Slow is Fast, Part 2 – Biking and Surfing down the California Coast
by Dan Malloy
In the last month I have learned more about the people and places along the California coast than I had in 34 years and a thousand trips by car.
Maybe slow is fast.
We have been on the road for five weeks now and we are thoroughly convinced that we have found the fabled confluence of old California and new California.
The bummer is, it’s not a physical place and the only way we seem to be able to track it down is by bike. I don’t really understand why. Every time we hit the road pedaling good things just start happening, strange coincidences, random happenings, happy accidents and all-around ridiculous stuff. If I tried to explain it you might think I was on something. So, I’ll save the explanation of this epiphany and post a few photos from the most recent leg of our trip, San Francisco to San Luis Obispo. [Editor's note: Get caught up with Slow is Fast, part 1.]
[Above: This one is for the FCD crew, who after the first post asked me to stop barrel dodging. A warm and friendly day at the great white petting zoo. Photo: Kanoa Zimmerman]
We finally found great surf, and the magic of fall in California seems to be upon us. Good riddance you dreaded fog monster.
[City surfing. Commuting to Ocean Beach from the Mission District. Photo: Kanoa Z.]
[“Can I try?” A random person on the street gets his first taste of waxing a surfboard. Photo: Kellen Keene]
[Chris Reardon invited us over for his garage sale project where he hosts a garage sale/art show. This time the featured artists were Jonathan Steinberg from Island Conservation and Dave Gardner from deep inside the tube. Photo: Dan M.
[Alexi and Brett at the helm during our fun-as-heck recording session. Magic West Studios, Mill Valley. Photo: Kanoa Z.]
[Every time I visit the Woodshop I seriously consider asking them if I can move in. Photo: Kanoa Z.]
[“You missed it Kanoa!” Jeff Canham re-living his slob rotation. Okay, maybe it was just a nice highline. Jeff, thanks again for painting my board! Photo: Kanoa Z. and Photo: Kellen K.]
[Half Moon Bay. A 32-pound white sea bass taken by rod, real and kayak. Photo: Kellen K.]
[Just after “the devil’s slide,” the scariest leg of our trip. Photo: Kanoa Z.]
[Another road kill photo for the book project. Photo: Kellen K.]
[Photo: Kanoa Z.]
[Photo: Kanoa Z.]
[Ali Edwards let us crash her scene and barn for the better part of a week. Thanks to her, we were introduced to a slice of the thriving farming/surfing scene in Santa Cruz. From left to right: Tobi, Jane, Thomas, Kanoa, J.P., Jeff, Kelly, Tiffany, Ally, Charlie, Kelia, Tamara, Bella, Dave, Kellen and two pups. Photo: Dan M.]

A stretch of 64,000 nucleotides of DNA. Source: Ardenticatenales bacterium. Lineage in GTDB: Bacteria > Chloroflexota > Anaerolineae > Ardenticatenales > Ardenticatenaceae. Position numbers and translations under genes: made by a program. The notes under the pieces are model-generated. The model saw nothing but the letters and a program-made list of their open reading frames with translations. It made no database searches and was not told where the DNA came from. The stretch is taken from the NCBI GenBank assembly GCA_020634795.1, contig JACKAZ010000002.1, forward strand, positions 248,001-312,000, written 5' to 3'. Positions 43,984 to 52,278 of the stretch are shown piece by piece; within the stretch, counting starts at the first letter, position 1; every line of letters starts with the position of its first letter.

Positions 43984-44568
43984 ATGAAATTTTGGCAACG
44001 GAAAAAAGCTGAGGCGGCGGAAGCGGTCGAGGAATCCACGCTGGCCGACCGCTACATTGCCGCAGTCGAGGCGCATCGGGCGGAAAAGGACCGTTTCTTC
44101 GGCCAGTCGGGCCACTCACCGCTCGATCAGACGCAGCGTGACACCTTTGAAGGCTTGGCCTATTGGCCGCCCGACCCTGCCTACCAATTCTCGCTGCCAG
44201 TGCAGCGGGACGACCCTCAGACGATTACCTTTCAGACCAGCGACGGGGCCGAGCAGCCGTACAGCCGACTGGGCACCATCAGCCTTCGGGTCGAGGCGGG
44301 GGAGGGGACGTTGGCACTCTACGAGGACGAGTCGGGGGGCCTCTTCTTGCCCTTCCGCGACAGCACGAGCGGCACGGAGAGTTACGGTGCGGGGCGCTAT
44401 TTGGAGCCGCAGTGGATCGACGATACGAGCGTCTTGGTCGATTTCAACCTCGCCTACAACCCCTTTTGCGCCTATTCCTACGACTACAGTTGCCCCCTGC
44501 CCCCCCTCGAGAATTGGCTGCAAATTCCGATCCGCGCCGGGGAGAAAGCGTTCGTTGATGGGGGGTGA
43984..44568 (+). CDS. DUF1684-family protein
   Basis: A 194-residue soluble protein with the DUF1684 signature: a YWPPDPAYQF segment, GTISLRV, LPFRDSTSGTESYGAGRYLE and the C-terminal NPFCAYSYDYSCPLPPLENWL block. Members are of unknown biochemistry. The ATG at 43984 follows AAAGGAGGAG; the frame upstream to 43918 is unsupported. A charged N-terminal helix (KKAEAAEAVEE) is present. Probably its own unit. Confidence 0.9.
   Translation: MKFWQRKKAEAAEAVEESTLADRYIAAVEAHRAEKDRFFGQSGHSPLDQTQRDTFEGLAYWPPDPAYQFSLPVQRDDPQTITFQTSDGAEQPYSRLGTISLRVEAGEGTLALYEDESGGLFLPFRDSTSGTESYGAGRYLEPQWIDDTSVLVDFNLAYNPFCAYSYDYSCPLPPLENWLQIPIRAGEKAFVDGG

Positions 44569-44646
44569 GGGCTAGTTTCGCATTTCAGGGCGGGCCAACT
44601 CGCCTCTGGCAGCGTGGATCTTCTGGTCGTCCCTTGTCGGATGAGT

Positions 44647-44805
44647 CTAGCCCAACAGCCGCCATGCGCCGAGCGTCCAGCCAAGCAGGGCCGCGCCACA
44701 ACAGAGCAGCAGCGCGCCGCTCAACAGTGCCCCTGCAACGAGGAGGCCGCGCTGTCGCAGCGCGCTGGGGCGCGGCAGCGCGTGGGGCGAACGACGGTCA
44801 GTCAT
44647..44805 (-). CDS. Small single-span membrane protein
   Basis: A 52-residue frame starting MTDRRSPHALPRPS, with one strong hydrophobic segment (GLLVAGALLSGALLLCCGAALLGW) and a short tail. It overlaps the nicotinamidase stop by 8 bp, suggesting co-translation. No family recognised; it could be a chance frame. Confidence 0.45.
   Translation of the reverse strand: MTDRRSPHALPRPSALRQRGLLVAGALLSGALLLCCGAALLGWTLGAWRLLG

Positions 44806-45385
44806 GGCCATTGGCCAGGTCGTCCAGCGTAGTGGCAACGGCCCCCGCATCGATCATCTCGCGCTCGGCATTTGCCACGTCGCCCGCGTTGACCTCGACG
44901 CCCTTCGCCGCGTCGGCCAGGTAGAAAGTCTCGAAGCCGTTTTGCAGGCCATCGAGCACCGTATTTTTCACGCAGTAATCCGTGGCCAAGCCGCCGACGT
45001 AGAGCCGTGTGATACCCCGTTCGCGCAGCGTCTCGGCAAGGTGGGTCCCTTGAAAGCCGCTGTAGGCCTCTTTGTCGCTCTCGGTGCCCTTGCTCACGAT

[Kellen “the jeweler” Keene. Photo: Kanoa Z.]
[Photo: Dan M.]
[J.P., Bella and Jane from Sea Level Farm, along with Tiffany Morgan Campbell and Ali Edwards. The body surfing, farming, tracking, trail blazing bandits. Photo: Kanoa Z.]
[Route 1 Farms operated by Jeff Larky. Photo: Kanoa Z.]
[Jeff Larky, one of Santa Cruz’s premier organic farmers, let us record a conversation and interview at his home. Dan M: “So dude, when do you have time to surf?” Jeff L: “Is that all you think about?” Photo: Kanoa Z.]
[The crew at Island Conservation let us stop by and bug them about their latest projects. Thank god for folks like this. Long live the San Nicholas fox and night lizard! Photos: Kellen K.]
[On our way out of Santa Cruz, I snagged a shot with the Mission Hill Middle School Surf Team whose coaches just happened to be big-wave legend Richard Schmidt and master shaper Ward Coffey. It is hard for me to imagine that surfing will get more exciting than it is right now, but with programs like this and third-generation surfers rapidly becoming the norm, I have a good feeling that the progression curve is still in its infancy.]
[Photo: Kanoa Z.]
[Trevor Gordon and I pay homage to Ron Stoner. Photo: Kanoa Z.]
[Thankfully, Trevor showed up with logs when he came to camp out with us for a few days. Photo: Kanoa Z.]
[I wish the bull kelp and late takeoff were my main concerns during this session. It’s no mystery that there are fewer surfers up north, with the ultra chill and big fish. Photo: Kanoa Z.]
[I have primarily been riding the trekking board that I had Fletch build for the trip as a thruster. In clean overhead surf it has been great. Next time the waves are small I am going to try it with the keel twin set up. Photo: Kanoa Z.]
[Myth Busters. Quite a few people have made the assumption that we are on some kind of a purist cycling crusade. That sounds fun but it’s not what we are up to. The goal of our trip has been to have fun and learn; sometimes that means going with the flow.
We do all of our southward progression by bicycle (except for the time that the cops pulled us over on the freeway at one in the morning). When we reach a destination, it’s a total free for all – whatever the host has in store.
Here I am loading my gear onto D.Z.’s truck after a session at “the king the queen and the joker in between.” Photo: Kanoa Z.]
[D.Z. – school teacher, surfer, carpenter, artist, bus driver, swimming teacher, ax thrower and much much more. This quad is the biggest vehicle he can drive up to the house where he lives and caretakes in Big Sur. Thanks for the king’s coffee! Photo: Kellen K.]
[Chad Jackson met up with us for a session at one of his favorite slabs. After schooling me on where to takeoff, he taught us a bit about the local archaeology. Photo: Kanoa Z.]
[Chad and his son, Nalu. Photo: Kellen K.]
[Getting wet before a long day in the saddle. Photo: Kanoa Z.]
[Kyle Metcalf and Kanoa. Photo: Kellen K.]
[Switch stance on a clean little peeler. Going switch and riding weird boards always seems to remind me that we are just kids playing at the beach. Photo: Kanoa Z.]